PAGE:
and especially in the graphic novel, the possibility of horror for which Greer leaves room comes from the fact that the intelligent species of the deep future—the upright-walking raccoons emerging thirty million years after the extinction of humanity, the crow-like bipeds of a hundred million years from now, the industrious and intellectually superlative corbiculae living one billion years in the future, and the final creature (or, as it were, the first creature of a new world-cycle) with its wormlike and multi-mouthed body—are not Ancient Ones but rather “New Ones,” if I may call them that. They are just as indifferent to the human species, but they deny its significance from the deep future instead of from the deep past. The New Ones have not always been here, as have the Old Ones in Lovecraft’s Mythos; they have never been here and will only be here once we are not. If anything, the abruptness of the cosmic insignificance hurled at modern humans is even harsher here than in Lovecraft, where at least the Old Ones coexist with humans and occasionally clash with them; here, they “post-exist” the human species, harbouring no memory whatsoever of its erasure from the universe. All of humanity’s supposed “progress” is forgotten, or even worse—not even known to ever have taken place. This is the essence of the existential horror felt by the disillusioned businessman as he listens to the seer’s successive visions.

BioPhoBiA, the Quest For CosMiC

signiFiCAnCe And the deniAL oF deAth

Greer’s plausible claim is that it is also the horror more or less consciously felt by Bardi, and which motivates his flights of fancy about a cosmically miraculous A.I. solution, designed to give hope to the believers in the civil religion of “progress.” It even has, according to Greer,



the classic structure of evangelical rhetoric—the awful fate that will soon fall upon those who won’t change their wicked ways, the glorious salvation awaiting those who get right with Progress, and all the rest of it.

Of course, the implied comparison with Christianity can only be taken so far. Christians are generally expected to humble themselves before their God, while believers in progress like to imagine that humanity will become God . . . The horrible fate that awaits the sinful [in Bardi’s version of the secular religion of progress] is simply that nature will be allowed to go her own way, while the salvation awaiting the righteous is more or less the ability to browbeat nature into doing what they think she ought to do—or rather, what Bardi’s hypothesized New Intelligence, whose interests are assumed to be compatible with those of humanity, thinks she ought to do. There’s plenty that could be said about the biophobia—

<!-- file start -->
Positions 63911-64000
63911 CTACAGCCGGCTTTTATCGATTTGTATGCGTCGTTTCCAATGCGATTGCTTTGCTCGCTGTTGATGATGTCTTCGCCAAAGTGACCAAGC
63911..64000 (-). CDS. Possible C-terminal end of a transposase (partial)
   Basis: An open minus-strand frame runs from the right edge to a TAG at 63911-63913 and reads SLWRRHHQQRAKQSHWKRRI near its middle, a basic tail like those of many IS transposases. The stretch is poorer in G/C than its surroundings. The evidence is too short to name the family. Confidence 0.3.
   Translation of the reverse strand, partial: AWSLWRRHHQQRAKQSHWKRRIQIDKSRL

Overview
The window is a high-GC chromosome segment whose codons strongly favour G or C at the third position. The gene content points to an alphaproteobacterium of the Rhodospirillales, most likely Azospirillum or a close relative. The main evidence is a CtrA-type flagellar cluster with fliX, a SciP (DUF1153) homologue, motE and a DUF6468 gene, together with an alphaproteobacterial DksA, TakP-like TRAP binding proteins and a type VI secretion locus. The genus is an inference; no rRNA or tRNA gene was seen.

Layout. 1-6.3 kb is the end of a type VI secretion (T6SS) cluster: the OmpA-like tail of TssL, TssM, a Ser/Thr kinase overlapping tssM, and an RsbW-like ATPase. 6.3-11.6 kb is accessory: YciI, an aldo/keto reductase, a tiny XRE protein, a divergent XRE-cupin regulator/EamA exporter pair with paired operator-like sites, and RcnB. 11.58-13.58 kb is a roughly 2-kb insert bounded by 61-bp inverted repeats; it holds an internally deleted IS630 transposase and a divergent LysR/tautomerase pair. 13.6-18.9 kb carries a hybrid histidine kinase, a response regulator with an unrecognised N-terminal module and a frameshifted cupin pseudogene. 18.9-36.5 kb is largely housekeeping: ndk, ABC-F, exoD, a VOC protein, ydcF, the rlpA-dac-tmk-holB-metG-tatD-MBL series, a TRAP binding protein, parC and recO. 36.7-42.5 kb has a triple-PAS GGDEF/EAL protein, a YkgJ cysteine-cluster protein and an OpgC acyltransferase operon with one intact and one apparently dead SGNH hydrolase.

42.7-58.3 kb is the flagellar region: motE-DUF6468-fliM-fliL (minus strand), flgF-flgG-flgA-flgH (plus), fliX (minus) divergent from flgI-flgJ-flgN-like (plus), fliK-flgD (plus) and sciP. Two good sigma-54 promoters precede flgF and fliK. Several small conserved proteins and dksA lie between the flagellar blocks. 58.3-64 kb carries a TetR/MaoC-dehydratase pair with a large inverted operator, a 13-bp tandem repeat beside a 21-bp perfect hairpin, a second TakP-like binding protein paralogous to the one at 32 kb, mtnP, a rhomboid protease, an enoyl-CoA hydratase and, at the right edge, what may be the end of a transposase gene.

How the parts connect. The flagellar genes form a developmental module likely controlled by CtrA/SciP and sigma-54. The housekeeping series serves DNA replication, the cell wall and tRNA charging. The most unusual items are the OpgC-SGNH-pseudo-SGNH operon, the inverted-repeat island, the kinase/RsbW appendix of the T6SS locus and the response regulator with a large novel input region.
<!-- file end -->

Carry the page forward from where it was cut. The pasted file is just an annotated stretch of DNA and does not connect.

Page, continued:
the stark shivering dread of life’s normal and healthy ripening toward death—that pervades this kind of thinking . . . (Greer, “The Next Ten Billion Years” [b] 289–90)

As we will see presently, it is precisely this biophobia, driven by the denial of death, that underlies the horror felt by those who, like the greedy but ultimately anguished businessman, recoil with “shivering dread” from the seer’s vision of a deep future in which humans, both through natural causes and through wilful choices, have become extinct. And as I  will argue later in this essay, if the wilful portion of humanity’s extinction is to be warded off, and if something like an ecological transition is to be feasible within the context of our “long descent,” it is this biophobia and its multiple manifestations in culture and society that will need to be addressed through new means. The first step, for now, is to delve more deeply into the meaning of the expressions “cosmically significant” and

“cosmic insignificance” which I used in the previous section.

I used these expressions on purpose because they connect with the ideas of a thinker who, I believe, is fundamental for the understanding of our modern industrial predicament—namely Ernest Becker, the American anthropologist and philosopher, author of the landmark books The Denial of Death (1973) and Escape from Evil (1975). One of Becker’s main claims is that all human beings, as living and hence precarious and mortal organisms, have an inherent need to cultivate self-esteem and find purpose in their existence through participation in what he calls “hero systems.”

These are cultural constructs which, by offering people ways to belong to, and embrace, wholes that transcend the individual, provide both day- to-day meaning and teleological orientation. A key notion in this context is what Becker calls “cosmic significance” (or sometimes also “cosmic specialness”), which he initially casts within the framework of existential child psychology: